Lynn v. Peabody Energy Corporation et al

Filing 105

MEMORANDUM AND ORDER... IT IS HEREBY ORDERED that Defendants' motion to dismiss is GRANTED. (Doc. No. 83 .) A separate Order of Dismissal shall accompany this Memorandum and Order. Signed by District Judge Audrey G. Fleissig on 3/30/2017. (NEB)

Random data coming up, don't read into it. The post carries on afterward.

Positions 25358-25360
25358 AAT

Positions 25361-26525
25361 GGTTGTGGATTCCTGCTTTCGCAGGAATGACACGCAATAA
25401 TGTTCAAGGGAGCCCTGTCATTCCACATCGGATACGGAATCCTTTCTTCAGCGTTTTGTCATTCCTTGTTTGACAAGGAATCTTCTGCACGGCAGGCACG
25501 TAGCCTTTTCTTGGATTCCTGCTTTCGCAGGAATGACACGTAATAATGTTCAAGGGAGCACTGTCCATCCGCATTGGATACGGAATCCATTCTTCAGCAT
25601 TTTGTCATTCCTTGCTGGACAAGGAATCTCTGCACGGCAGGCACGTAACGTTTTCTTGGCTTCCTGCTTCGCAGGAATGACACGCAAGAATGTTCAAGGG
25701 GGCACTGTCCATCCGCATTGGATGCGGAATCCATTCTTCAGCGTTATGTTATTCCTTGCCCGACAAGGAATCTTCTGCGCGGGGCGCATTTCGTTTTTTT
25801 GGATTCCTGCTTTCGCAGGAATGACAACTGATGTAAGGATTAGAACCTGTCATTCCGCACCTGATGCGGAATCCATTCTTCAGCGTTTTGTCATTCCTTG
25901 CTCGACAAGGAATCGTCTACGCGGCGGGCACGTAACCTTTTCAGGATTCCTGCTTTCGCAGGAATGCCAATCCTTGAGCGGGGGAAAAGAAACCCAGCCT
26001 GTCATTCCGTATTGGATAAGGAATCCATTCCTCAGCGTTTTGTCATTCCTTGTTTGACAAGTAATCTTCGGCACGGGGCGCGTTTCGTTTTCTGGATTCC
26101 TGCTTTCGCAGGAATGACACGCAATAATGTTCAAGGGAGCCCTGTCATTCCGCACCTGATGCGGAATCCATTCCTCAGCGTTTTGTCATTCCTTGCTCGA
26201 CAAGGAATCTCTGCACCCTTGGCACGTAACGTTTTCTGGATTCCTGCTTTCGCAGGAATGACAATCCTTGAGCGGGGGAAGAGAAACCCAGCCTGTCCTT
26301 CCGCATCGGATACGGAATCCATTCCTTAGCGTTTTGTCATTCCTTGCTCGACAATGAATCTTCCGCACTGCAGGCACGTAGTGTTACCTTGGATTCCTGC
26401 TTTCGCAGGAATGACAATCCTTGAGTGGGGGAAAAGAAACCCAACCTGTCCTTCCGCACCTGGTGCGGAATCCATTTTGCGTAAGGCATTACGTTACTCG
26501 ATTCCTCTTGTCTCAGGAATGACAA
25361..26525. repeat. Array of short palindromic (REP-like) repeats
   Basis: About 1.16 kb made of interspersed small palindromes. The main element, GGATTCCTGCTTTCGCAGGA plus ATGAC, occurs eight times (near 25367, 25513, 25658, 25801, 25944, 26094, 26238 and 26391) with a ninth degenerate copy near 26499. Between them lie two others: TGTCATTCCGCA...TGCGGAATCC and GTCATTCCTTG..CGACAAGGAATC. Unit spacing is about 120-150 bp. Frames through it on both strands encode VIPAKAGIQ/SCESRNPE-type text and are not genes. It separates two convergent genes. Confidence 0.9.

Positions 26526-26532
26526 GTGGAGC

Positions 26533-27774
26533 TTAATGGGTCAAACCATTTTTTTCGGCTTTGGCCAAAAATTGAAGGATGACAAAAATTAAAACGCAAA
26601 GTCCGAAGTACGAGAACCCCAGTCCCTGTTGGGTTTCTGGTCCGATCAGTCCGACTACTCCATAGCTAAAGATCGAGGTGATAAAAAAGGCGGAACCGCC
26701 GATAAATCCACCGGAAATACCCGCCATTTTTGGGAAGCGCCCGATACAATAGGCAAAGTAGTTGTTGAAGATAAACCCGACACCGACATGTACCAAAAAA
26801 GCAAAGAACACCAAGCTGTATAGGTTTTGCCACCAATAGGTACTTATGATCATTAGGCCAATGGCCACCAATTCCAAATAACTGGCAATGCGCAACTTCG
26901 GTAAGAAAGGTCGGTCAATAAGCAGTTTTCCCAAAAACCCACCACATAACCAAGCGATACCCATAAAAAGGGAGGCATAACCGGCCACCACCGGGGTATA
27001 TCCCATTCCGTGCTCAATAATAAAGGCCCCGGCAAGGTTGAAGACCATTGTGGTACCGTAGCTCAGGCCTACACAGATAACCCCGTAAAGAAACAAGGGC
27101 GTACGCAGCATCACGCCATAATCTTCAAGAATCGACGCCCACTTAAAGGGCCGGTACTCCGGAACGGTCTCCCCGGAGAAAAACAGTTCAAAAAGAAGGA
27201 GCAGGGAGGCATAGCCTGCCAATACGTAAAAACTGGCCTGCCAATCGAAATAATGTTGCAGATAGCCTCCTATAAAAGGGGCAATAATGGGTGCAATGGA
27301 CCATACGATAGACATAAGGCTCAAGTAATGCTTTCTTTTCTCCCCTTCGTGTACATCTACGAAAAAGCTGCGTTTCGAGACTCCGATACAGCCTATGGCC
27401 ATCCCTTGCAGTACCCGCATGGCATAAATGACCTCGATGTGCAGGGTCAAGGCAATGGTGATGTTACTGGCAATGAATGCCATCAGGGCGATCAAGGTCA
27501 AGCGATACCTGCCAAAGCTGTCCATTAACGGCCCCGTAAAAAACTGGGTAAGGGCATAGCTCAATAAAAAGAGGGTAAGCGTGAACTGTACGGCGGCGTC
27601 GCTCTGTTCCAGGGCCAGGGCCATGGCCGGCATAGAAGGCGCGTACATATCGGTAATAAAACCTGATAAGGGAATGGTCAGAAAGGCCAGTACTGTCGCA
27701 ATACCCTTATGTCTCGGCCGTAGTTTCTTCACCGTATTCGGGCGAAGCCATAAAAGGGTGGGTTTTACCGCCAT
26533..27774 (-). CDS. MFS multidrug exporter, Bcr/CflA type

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UNITED STATES DISTRICT COURT EASTERN DISTRICT OF MISSOURI EASTERN DIVISION LORI J. LYNN and JAVIER GONZALEZ, ) individually and on behalf of all others ) similarly situated, ) ) Plaintiffs, ) ) vs. ) ) PEABODY ENERGY CORPORATION, ) et al., ) Defendants. ) Case No. 4:15CV00916 AGF MEMORANDUM AND ORDER This putative class action is brought under the Employee Retirement Income Security Act of 1974, (“ERISA”), claiming breach of fiduciary duties by Defendants, the fiduciaries of three ERISA-governed Employee Stock Option Plans (“ESOPs”) made available to employees of Peabody Energy Corporation (“Peabody”) as retirement investment options. The matter is before the Court on Defendants’ motion (ECF No. 83) to dismiss Plaintiffs’ Second Amended Class Action Complaint for failure to state a claim. Oral argument was held on the motion. For the reasons set forth below, the motion to dismiss will be granted. BACKGROUND Plaintiffs initiated this action on June 11, 2015, on behalf of three Peabody ESOP Plans1 and their participants and beneficiaries. Pursuant to Plan documents, participants                                                              1 The Peabody Investments Corporation (“PIC”) Employee Retirement Account; the Peabody Western-UMWA 401(k) Plan; and the Big Ridge, Inc. 401(k) Profit Sharing in each of the Plans directed how their investments were to be allocated among various investment options, including the “Peabody Energy Stock Fund” which could consist 100% of Peabody stock. Named as Defendants in Plaintiffs’ original complaint were three Peabody-related corporate entities, and various entities and individuals who allegedly had responsibilities regarding the management and investment of the Plans’ assets. Plaintiffs asserted that all Defendants were ERISA fiduciaries who breached their fiduciary duties by continuing to offer Peabody Stock as an investment option for the Plans from December 14, 2012, onward (the Class Period) when it was imprudent to do so; maintaining the Plans’ existing significant investment in Peabody Stock when it was no longer a prudent investment for the Plans; failing to avoid conflicts of interest; and failing adequately to monitor other persons to whom management of the Plans was delegated. The imprudence alleged was based on the collapse of coal prices during the Class Period and indications that Peabody was headed to bankruptcy. On November 8, 2015, approximately five months after the initial complaint was filed, the Office of the Attorney General of New York (“NYAG”) issued an “Assurance of Discontinuance” based on an investigation concerning disclosures made by Peabody about climate change and the potential effects of climate change on Peabody’s future business. The NYAG found that Peabody had misstated in its SEC Form 10-K filings from 2011 through 2014, that it could not reasonably predict the impact regulatory action regarding emissions from coal combustion would have on Peabody’s future business,                                                                                                                                                                                                   Plan and Trust. Effective December 31, 2014, the Big Ridge Plan was merged into the PIC Plan. 2   when in fact, Peabody had made market projections in the ordinary course of business that found that certain potential regulatory scenarios could “materially and adversely” impact Peabody’s future financial condition. In addition in numerous SEC filings, Peabody omitted less favorable projections of the International Energy Agency for future coal demand. The Assurance of Discontinuance further stated that Peabody neither admitted nor denied the NYAG’s findings, but agreed that in future SEC filings and public communications it would not engage in the above-described behavior. ECF No. 72-1. In December 2015, Peabody appointed Gallagher Fiduciary Advisors, LLC, (“Gallagher”) to serve as an independent fiduciary and investment manager for the Plans with respect to the Peabody Stock Fund. By letter dated February 26, 2016, Gallagher informed the ESOP participants that it had decided (1) to “restrict the [Peabody] Stock Fund to all participant activity effective as of March 9, 2016, and (2) to eliminate the [Peabody] Stock Fund as an investment option in each Plan, on or around March 16, 2016.” ECF No. 88-1. Gallagher stated that it had concluded that “maintaining the [Peabody] Stock Fund as an investment option is no longer consistent with the fiduciary responsibility provisions of ERISA, and that Gallagher’s decision “simply reflects [its] judgment, as a fiduciary, that it is in the interest of the Plans’ participants to eliminate [their] exposure within the Plans through the [Peabody] Stock Fund to the risks facing the Company and Peabody Stock.” Id. 3   The second amended – and operative – complaint was filed on March 11, 2016. ECF. No. 72. Defendants are the Retirement Committees of the three Plans that were charged with selecting and monitoring the Plans’ investment options; individual members of the Retirement Committees; the Board of Directors of PIC that appointed the PIC Plan Retirement Committee members; and individual members of the PIC Board of Directors. The gravamen of Plaintiffs’ claims continues to be that Defendants breached their duties as ERISA fiduciaries by retaining Peabody stock as a retirement investment option in the Plans from December 14, 2012, onward. To their original claim that purchasing/retaining Peabody stock was imprudent due to public information about the global decline in coal prices and clear indicia during the Class Period that Peabody was headed toward bankruptcy (“public information claim”), Plaintiffs add a claim that purchasing/retaining the stock was imprudent due to the stock price being “artificially inflated.” Plaintiffs allege that Defendants should have known this because of nonpublic information of which they were aware but withheld, namely that laws and regulations to cut carbon emissions from the combustion of coal would have a detrimental effect on Peabody stock (“inside information claim”). As a remedy, Plaintiffs seek monetary damages that would restore the values of the Plans’ assets to what they would have been if the Plans had been properly administered. In their second amended complaint, Plaintiffs plead that facts such as the following rendered continued investment of Plans’ assets in Peabody common stock imprudent: (a) the collapse of coal prices which drastically and for the foreseeable future 4   compromised Peabody’s financial health; (b) Peabody’s deteriorating “Z-score” – a formula used by financial professionals to predict whether a company is likely to go into bankruptcy – which indicated that Peabody was is in danger of bankruptcy; (c) an excessive increase in the Company’s debt to equity ratio; and (d) increased costs due to the acquisition of an Australian coal company. Plaintiffs fault Defendants for continuing to allow Plaintiffs “to gamble their retirement savings on a ‘pure coal play,’” despite the “predictions that the domestic coal market was facing a long-term, if not permanent, seachange.” Id. at 9-10. Plaintiffs also claim that Peabody stock was “artificially inflated” during the Class Period because certain information about risks to Peabody’s business was not disclosed to the market, as found by the NYAG – namely, the extent of the adverse effect that regulations on emissions from coal combustion would have on Peabody. To support this nonpublic information claim, Plaintiffs posit two alternative actions that Defendants should have taken: (1) “directed that all Company and Plan Participant contributions to the Company Stock fund be held in cash rather than be used to purchase Peabody stock”; and (2) “closed the Company Stock itself to further contributions and directed that contributions be diverted from Company Stock.” Id. at 99-100. The second amended complaint represents that as of the start of the Class Period on December 14, 2012, the Plans held an estimated total of approximately $48 million in Peabody stock, and that “using the current pricing scale, Peabody Stock was trading at $398 at the beginning of the Class Period compared to its price of $6.39 as of March 10, 5   2016,” the most recent trading day preceding the filing of the second amended complaint. (Doc. No. 72 at 14.) In Counts III and IV, Plaintiffs assert claims against the Director Defendants for failing adequately to monitor the fiduciary Defendants and provide them with complete information, and rather, “standing idly by as the Plans suffered enormous losses as a result of the appointees’ imprudent actions and inaction with respect to Company Stock; and failing to remove appointees whose performance was inadequate in that they continued to permit the Plans to make and maintain investments in the Company Stock despite the practices that rendered it an imprudent investment during the Class Period.” Id. at 112. Plaintiffs assert in the second amended complaint itself that their claims are not foreclosed by Fifth Third Bancorp v. Dudenhoeffer, 134 S. Ct. 2459 (2014). As will be discusssed below, Dudenhoeffer held with respect to public information claims against ESOP fiduciaries, that “allegations that a fiduciary should have recognized from publicly available information alone that the market was over- or undervaluing the stock are implausible as a general rule, at least in the absence of special circumstances . . . affecting the reliability of the market price as an unbiased assessment of the security’s value in light of all public information.” Dudenhoeffer, 134 S. Ct. at 2471-72 (citations omitted). And with respect to nonpublic information claims against ESOP fiduciaries, Dudenhoeffer held that to survive a motion to dismiss, such claims must allege alternative action that the fiduciary could have taken consistent with securities laws, actions that a 6   prudent fiduciary would not have viewed as more likely to harm the plan than to help it. Id. at 2472. Plaintiffs stated in the second amended complaint that (a) withholding of the market projections from the public, (b) objective criteria, such Peabody’s Z-Score predicting Peabody’s demise, (c) Peabody’s “overwhelming unserviceable” debt, and (d) Defendants’ failure to properly investigate the continued prudence of Peabody Stock, individually and collectively, represent the kind of “special circumstances” contemplated by the Supreme Court in Duddenhoeffer. ECF No. 72-7-8. And in support of their breach of fiduciary duty claims, Plaintiffs cited to Tribble v. v. Edison, Int’l, 135 S. Ct. 1823 (2015), a post-Duddenhoeffer case that held that reaffirmed that “an ERISA fiduciary’s duty is derived from the common law of trusts,” and held that “[u]nder trust law, a trustee has a continuing duty to monitor trust investments and remove imprudent ones.” Tribble, 135 S. Ct. at 1828. On April 13, 2016, Peabody filed a Notice of Bankruptcy informing the Court that, on that day, Peabody and certain related entities filed voluntary petitions for relief under Chapter 11 of the United States Bankruptcy Code.2 Arguments of the Parties Defendants argue that an impending bankruptcy is not the type of “special circumstance” the Supreme Court had in mind in Dudenhoeffer. Public information that a company was headed to bankruptcy, Defendants argue, is the kind of information to                                                              2 On March 17, 2017, the Bankruptcy Court confirmed Peabody’s Chapter 11 Reorganization Plan. 7   which the market price would adjust. Similarly, Peabody’s Z-Score and debt load are just other pieces of public information that were incorporated into the stock price. And, argue Defendants, a failure to investigate the continued prudence of investing in Peabody stock would not constitute a “special circumstance” under Dudenhoeffer because the extent to which Defendants monitored Peabody stock had no impact on its market price or the price’s reliability. When asked at oral argument what he thought “special circumstances” in this context meant, counsel for Defendants responded that a special circumstance would be if, for example, the fiduciary was aware that the books of the company were not accurate. Defendants contend that Plaintiffs are improperly “short circuiting” Duddenhoeffer’s careful delineation of distinct tests for public information and nonpublic information claims by arguing that the Peabody projections that were undisclosed until November 8, 2015, constitute a “special circumstance” for Plaintiffs’ public information claim. Defendants further argue that Plaintiffs’ nonpublic information claim fails because Plaintiffs have not plausibly alleged an alternative action that Defendants could have taken that a prudent fiduciary in the same circumstances could not have viewed as more likely to harm the Peabody stock fund than to help it, as Dudenhoeffer requires. Defendants argue that the failure to monitor claims in Counts III and IV are derivative of the breach of prudence claims, and so fail too, as a matter of law. In response, Plaintiff reassert that the following allegations, individually and collectively, represent “special circumstances” under Dudenhoeffer that rendered reliance 8   on Peabody’s stock price imprudent: (1) Defendants’ withholding, until November 8, 2015, its market projections about the impact of potential climate change regulatory actions; (2) Peabody’s Z-Score and unserviceable debt; and (3) Defendants’ failure to investigate the continued prudence of investing in Peobody stock. ECF No. 88 at 9-10. Plaintiffs argue that Peabody’s actions in hiring Gallagher were simply too little too late. Plaintiffs maintain that their nonpublic information claim can proceed, as the complaint plausibly alleges that an earlier disclosure of Peabody’s actual projections of its financial future “would have resulted in fewer misrepresentations, which would inevitably led to a smaller loss by the Plans, or at the very least would have let Participants understand the true risks of Peabody Stock.” Id. at 14 n. 41. Lastly, Plaintiffs argue that their failure-to-monitor claims can stand alone. DISCUSSION To survive a motion to dismiss for failure to state a claim, a complaint must contain “sufficient factual matter, accepted as true, to state a claim to relief that is plausible on its face.” Ashcroft v. Iqbal, 556 U.S. 662, 678 (2009) (citation omitted). The court must accept the complaint’s factual allegations as true and construe them in the plaintiff’s favor, but it is not required to accept the legal conclusions the complaint draws from the facts alleged. Id. at 678. “A claim has facial plausibility when the plaintiff pleads factual content that allows the court to draw the reasonable inference that the defendant is liable for the misconduct alleged.” Id.; see also McDonough v. Anoka Cty., 799 F.3d 931, 945 (8th Cir. 2015). 9   Public Information Claim ERISA imposes duties of loyalty and prudence on a plan fiduciary. 29 U.S.C. § 1104(a)(1)(A)-(B). Prudence requires the fiduciary to act “with the care, skill, prudence, and diligence under the circumstances then prevailing that a prudent [person] acting in a like capacity and familiar with such matters would use in the conduct of an enterprise of a like character and with like aims.” Id. This includes choosing wise investments and monitoring investments to remove imprudent ones. Tibble, 135 S. Ct. at 1828-29. A close reading of the Dudenhoeffer opinion cited above is called for. The Supreme Court decision consists of two interrelated parts. In the first part, the Supreme Court considered whether ESOP fiduciaries were entitled to a special “presumption of prudence,” or whether they were subject to the same duty of prudence that applies to ERISA fiduciaries in general (except that they need not diversify the plan’s assets). In the second section, the Court considered whether, when the correct standard of prudence was applied, the plaintiffs in that case stated a claim. In that case, participants in Fifth Third Bancorp’s ESOP brought a putative class action against Fifth Third Bancorp (their employer) and various of its officers under ERISA, alleging that the defendants were plan fiduciaries who breached their duty of prudence by continuing to buy and hold Fifth Third Bancorp stock when they knew or should have known that stock was overvalued and excessively risky. The Supreme Court described the complaint as follows: 10   The complaint alleges that by July 2007, the fiduciaries knew or should have known that Fifth Third’s stock was overvalued and excessively risky for two separate reasons. First, publicly available information such as newspaper articles provided early warning signs that subprime lending, which formed a large part of Fifth Third’s business, would soon leave creditors high and dry as the housing market collapsed and subprime borrowers became unable to pay off their mortgages. Second, nonpublic information (which petitioners knew because they were Fifth Third insiders) indicated that Fifth Third officers had deceived the market by making material misstatements about the company’s financial prospects. Those misstatements led the market to overvalue Fifth Third stock—the ESOP’s primary investment—and so petitioners, using the participants’ money, were consequently paying more for that stock than it was worth. The complaint further alleges that a prudent fiduciary in petitioners’ position would have responded to this information in one or more of the following ways: (1) by selling the ESOP's holdings of Fifth Third stock before the value of those holdings declined, (2) by refraining from purchasing any more Fifth Third stock, (3) by canceling the Plan’s ESOP option, and (4) by disclosing the inside information so that the market would adjust its valuation of Fifth Third stock downward and the ESOP would no longer be overpaying for it. Rather than follow any of these courses of action, petitioners continued to hold and buy Fifth Third stock. Then the market crashed, and Fifth Third’s stock price fell by 74% between July 2007 and September 2009, when the complaint was filed. Since the ESOP’s funds were invested primarily in Fifth Third stock, this fall in price eliminated a large part of the retirement savings that the participants had invested in the ESOP. (The stock has since made a partial recovery to around half of its July 2007 price.) Duddenhoeffer, 134 S. Ct. at 2464. The district court dismissed the complaint for failure to state a claim, but the Sixth Circuit reversed, concluding that ESOP fiduciaries are entitled to a “presumption of prudence” but that the presumption was an evidentiary one and therefore did not apply at the pleading stage. The court went on to hold that the complaint stated a claim for breach of fiduciary duty. 11   As noted above, the Supreme Court, in the first part of its opinion, considered whether ESOP fiduciaries were entitled to any special presumption of prudence, and held they were not. In reaching this conclusion, the Court canvassed the varying approaches taken by circuit courts on the matter. The Court cited cases from the Ninth and Seventh Circuits that recognized the presumption of prudence, but that held the presumption could be overcome at the pleading stage by allegations that “clearly implicate the company’s viability as an ongoing concern,” Dudenhoeffer, 134 S. Ct. at 2466 (quoting Quan v. Computer Scis. Corp., 623 F.3d 870, 882 (9th Cir. 2010)0, or “that the company faced ‘impending collapse’ or ‘dire circumstances,’” id. (quoting White v. Marshall & Ilsley Corp., 714 F.3d 980, 989 (7th Cir. 2013)). The Supreme Court then rejected the presumption of prudence standard, based on the statutory language of ERISA itself. The Court recognized Congressional intent to encourage ESOPs, and that allowing meritless claims against ESOP fiduciaries would frustrate that intent. But the Court stated as follows: [W]e do not believe that the presumption at issue here is an appropriate way to weed out meritless lawsuits or to provide the requisite “balancing.” The proposed presumption makes it impossible for a plaintiff to state a duty-of-prudence claim, no matter how meritorious, unless the employer is in very bad economic circumstances. Such a rule does not readily divide the plausible sheep from the meritless goats. That important task can be better accomplished through careful, context-sensitive scrutiny of a complaint’s allegations. We consequently stand by our conclusion that the law does not create a special presumption of prudence for ESOP fiduciaries. 12   Id. at 2470-71. The Supreme Court explained that other mechanisms existed for weeding out meritless claims, noting, specifically, a motion to dismiss for failure to state a claim. And in the second part of its decision, the Court set a high bar for stating a claim against an ESOP fiduciary, as follows: In our view, where a stock is publicly traded, allegations that a fiduciary should have recognized from publicly available information alone that the market was over- or undervaluing the stock are implausible as a general rule, at least in the absence of special circumstances . . . affecting the reliability of the market price as an unbiased assessment of the security’s value in light of all public information. Id. at 2471-72 (citations omitted). The Supreme Court stated that it was not considering what special circumstance a plaintiff could point to in order to survive a motion to dismiss, but determined that in the case before it such a circumstance was not pleaded: In this case, the Court of Appeals held that the complaint stated a claim because respondents allege that Fifth Third engaged in lending practices that were equivalent to participation in the subprime lending market, that Defendants were aware of the risks of such investments by the start of the class period, and that such risks made Fifth Third stock an imprudent investment. The Court of Appeals did not point to any special circumstance rendering reliance on the market price imprudent. The court’s decision to deny dismissal therefore appears to have been based on an erroneous understanding of the prudence of relying on market prices. Id. at 2472. The Eighth Circuit has not yet addressed the question of what “special circumstances” a plaintiff could allege that would render reliance on the market price imprudent. The Seventh Circuit has reflected that “[Dudenhoeffer] suggested that the 13   special circumstances might include something like available public information tending to suggest that the public market price did not reflect the true value of the shares.” Allen v. GreatBanc Trust Co., 835 F.3d 670, 679 (7th Cir. 2016). This Court believes a close question is presented with respect to whether a company’s impending bankruptcy is a special circumstance contemplated by the Supreme Court, at the pleading stage. As described above, while striking down the presumption of prudence, the Supreme Court offered ESOP fiduciaries a different protection from meritless claims, namely a high standard for stating a claim. But did the Supreme Court intend to set the standard so high as to preclude the kinds of “careening to bankruptcy” cases courts had found overcame the presumption? This Court concludes that the answer is yes. As quoted above, the Supreme Court specifically stated that the presumption, along with the exception for “careening to bankruptcy” cases, was not a good rule for weeding out meritless cases. While there is credible contrary authority, the weight of authority appears to agree with this conclusion. See In re 2014 RadioShack ERISA Litig., 165 F. Supp. 3d 492, 504-05 (N.D. Tex. 2016) (holding that the a company’s “slide into bankruptcy” rendering its stock excessively risky was not a “special circumstance” under Dudenhoeffer); Pfeil v. State St. Bank & Trust Co., 806 F.3d 377, 380 (6th Cir. 2015) (holding that a company’s “severe business problems that resulted, ultimately, in its bankruptcy” did not constitute a Dudenhoeffer special circumstance; explaining that “organized securities markets are so efficient at discounting securities prices that the current market price of a security is highly likely 14   already to impound the information that is known or knowable about the future prospects of that security”), cert. denied, 136 S. Ct. 2511 (2016); In re Citigroup ERISA Litig., 104 F. Supp. 3d 599, 615 (S.D.N.Y 2015) (same); but see Gedek v. Perez, 66 F. Supp. 3d 368, 375, 379 (W.D.N.Y. 2014) (“Nor did the [Supreme] Court [in Dudenhoeffer] address the situation presented by the plaintiffs’ factual allegations here, i.e., allegations that a company’s downward path was so obvious and unstoppable that, regardless of whether the market was ‘correctly’ valuing the stock, the fiduciaries should have halted or disallowed further investment in it”; “[the plaintiffs] allege that Kodak stock was on a long, steady, virtually unstoppable downhill slide, and that no prescience or inside knowledge was needed to realize that it would continue to do so. That, in my view, states a claim under ERISA as to the ESOP.”). This does not quite end the inquiry here, because another fact was pleaded as a “special circumstance . . . affecting the reliability of the market price as an unbiased assessment of the security’s value in light of all public information.” That alleged fact is that Peabody misstated in its SEC Form 10-K filings from 2011 through 2014, that it could not predict the impact regulatory action regarding emissions from coal combustion would have on Peabody’s future business, when in fact, Peabody had made market projections that found that such regulatory action would have a “severe negative impact” on its future financial condition. But this is just the kind of allegation that the plaintiffs in Dudenhoeffer itself asserted, and that the Supreme Court did not consider a special circumstance 15   allowing a public information claim to go forward. Rather, as quoted above, the Court considered such an allegation as potentially supporting a nonpublic information claim. This Court will do the same. Lastly, reliance on Tibble does not avail Plaintiffs, given their failure to allege facts to support a claim that Defendants here breached their fiduciary duties by not monitoring the ESOP investments. The essence of Plaintiffs’ claims is that Defendants made imprudent decisions, not that Defendants abandoned their decision-making duties. See In re Lehman Bros. Sec. & ERISA Litig., 113 F. Supp. 3d 745, 758 (S.D.N.Y. 2015) (“Neither Dudenhoeffer nor Tibble permits ERISA claims to withstand challenge based on such threadbare allegations” that the defendants did not monitor ESOP investments), aff’d sub nom. Rinehart, 817 F.3d 56. In sum, the Court will grant Defendants’ motion to dismiss Plaintiffs’ claim that Defendants breached their duty of prudence under ERISA by retaining and continuing to purchase Peabody stock from December 14, 2012, onwards, in light of public information that established that such conduct was not reasonable. Nonpublic Information Claim In considering Plaintiff’s claim based on Defendants’ knowledge of Peabody’s alleged failure to disclose, from 2011 up to November 8, 2015 (the date of the Assurance of Discontinuance), that it had made adverse market projections, and Peabody’s other alleged deceptive representations regarding the future of coal, 16   the Court again turns to Dudenhoeffer. As noted above, the Supreme Court held in that case that to state a viable nonpublic information claim, an ESOP/ERISA plaintiff “must plausibly allege an alternative action that the defendant could have taken that would have been consistent with the securities laws and that a prudent fiduciary in the same circumstances would not have viewed as more likely to harm the fund than to help it.” Dudenhoeffer, 134 S. Ct. at 2472. The Supreme Court elaborated that lower courts faced with such claims should also consider whether the complaint has plausibly alleged that a prudent fiduciary in the defendant’s position could not have concluded that stopping purchases—which the market might take as a sign that insider fiduciaries viewed the employer’s stock as a bad investment—or publicly disclosing negative information would do more harm than good to the fund by causing a drop in the stock price and a concomitant drop in the value of the stock already held by the fund. Id. at 2473. In Amgen Inc. v. Harris, 136 S. Ct. 758 (2016), the Supreme Court clarified that the complaint itself must plausibly allege “that a prudent fiduciary in the same position ‘could not have concluded’ that the alternative action ‘would do more harm than good.’” Id. at 760 (quoting Dudenhoeffer, 134 S. Ct. at 2463). The Court explained that a lower court cannot simply presume that the plaintiff’s proposed alternatives would satisfy the Dudenhoeffer standards; rather, “the facts and allegations supporting that proposition should appear in the . . . complaint.” Id. 17   Here, the Court concludes that the complaint does not meet this requirement. Plaintiffs do not allege, for each proposed alternative, that a prudent fiduciary could not have concluded that the alternative would do more harm than good, nor do they offer facts that would support such an allegation. Thus, Plaintiffs’ nonpublic information claim fails. See Whitley v. BP, P.L.C., 838 F.3d 523, 529 (5th Cir. 2016) (reversing the district court’s grant of ESOP participants’ motion to amend where the proposed amended complaint alleged that plan fiduciaries had inside information that “BP stock was overpriced because BP had a greater risk exposure to potential accidents than was known to the market” prior to the Deepwater Horizon explosion, but did not allege that a prudent fiduciary could not have concluded that the alternative would do more harm than good, and did not offer facts that would support such an allegation); Rinehart v. Lehman Bros. Holdings Inc., 817 F.3d 56, 68 (2d Cir. 2016) (affirming a dismissal under Rule 12(b)(6) because the plaintiffs’ complaint did not “plausibly plead facts and allegations showing that a prudent fiduciary during the class period ‘would not have viewed [disclosure of material nonpublic information regarding Lehman or ceasing to buy Lehman stock] as more likely to harm the fund than to help it’”) (quoting Amgen, 136 S. Ct. at 759)), cert. denied, No. 16-562, 2017 WL 670226 (Feb. 21, 2017); In re Jpmorgan Chase & Co. Erisa Litig., No. 12 CIV. 04027 (GBD), 2016 WL 110521, at *3 (S.D.N.Y. Jan. 8, 2016), aff’d sub nom. Loeza v. John Does 1-10, 659 F. App’x 44 (2d Cir. 2016); In re: Idearc Erisa Litig., No. 3:09-CV-2354-N, 2016 WL 7189981, at *6 (N.D. Tex. Oct. 4, 18   2016); Martone v. Whole Foods Mkt., Inc., No. 1:15-CV-877 RP, 2016 WL 5416543, at *8 (W.D. Tex. Sept. 28, 2016). Breach of Duty-to-Monitor-Others Claim The Court agrees with Defendants that Plaintiffs’ claims that Defendants breached their duty to monitor others are derivative of the breach of loyalty/prudence claims, and therefore, in light of the above rulings, fail as a matter of law. See Brown v. Medtronic, Inc., 628 F.3d 451, 461 (8th Cir. 2010) (holding that derivative monitoring claims cannot “survive without a sufficiently pled theory of an underlying breach”) (citing Ward v. Avaya, Inc., 487 F. Supp. 2d 467, 481 (D.N.J. 2007) (“Plaintiff’s complaint has failed to state a claim for breach of fiduciary duty . . . as to any of the Plans’ fiduciaries. Consequently, Plaintiff's claims for failing to adequately monitor these fiduciaries must also fail.”)). CONCLUSION Accordingly, IT IS HEREBY ORDERED that Defendants’ motion to dismiss is GRANTED. (Doc. No. 83.) A separate Order of Dismissal shall accompany this Memorandum and Order. _______________________________ AUDREY G. FLEISSIG UNITED STATES DISTRICT JUDGE Dated this 30th day of March, 2017.   19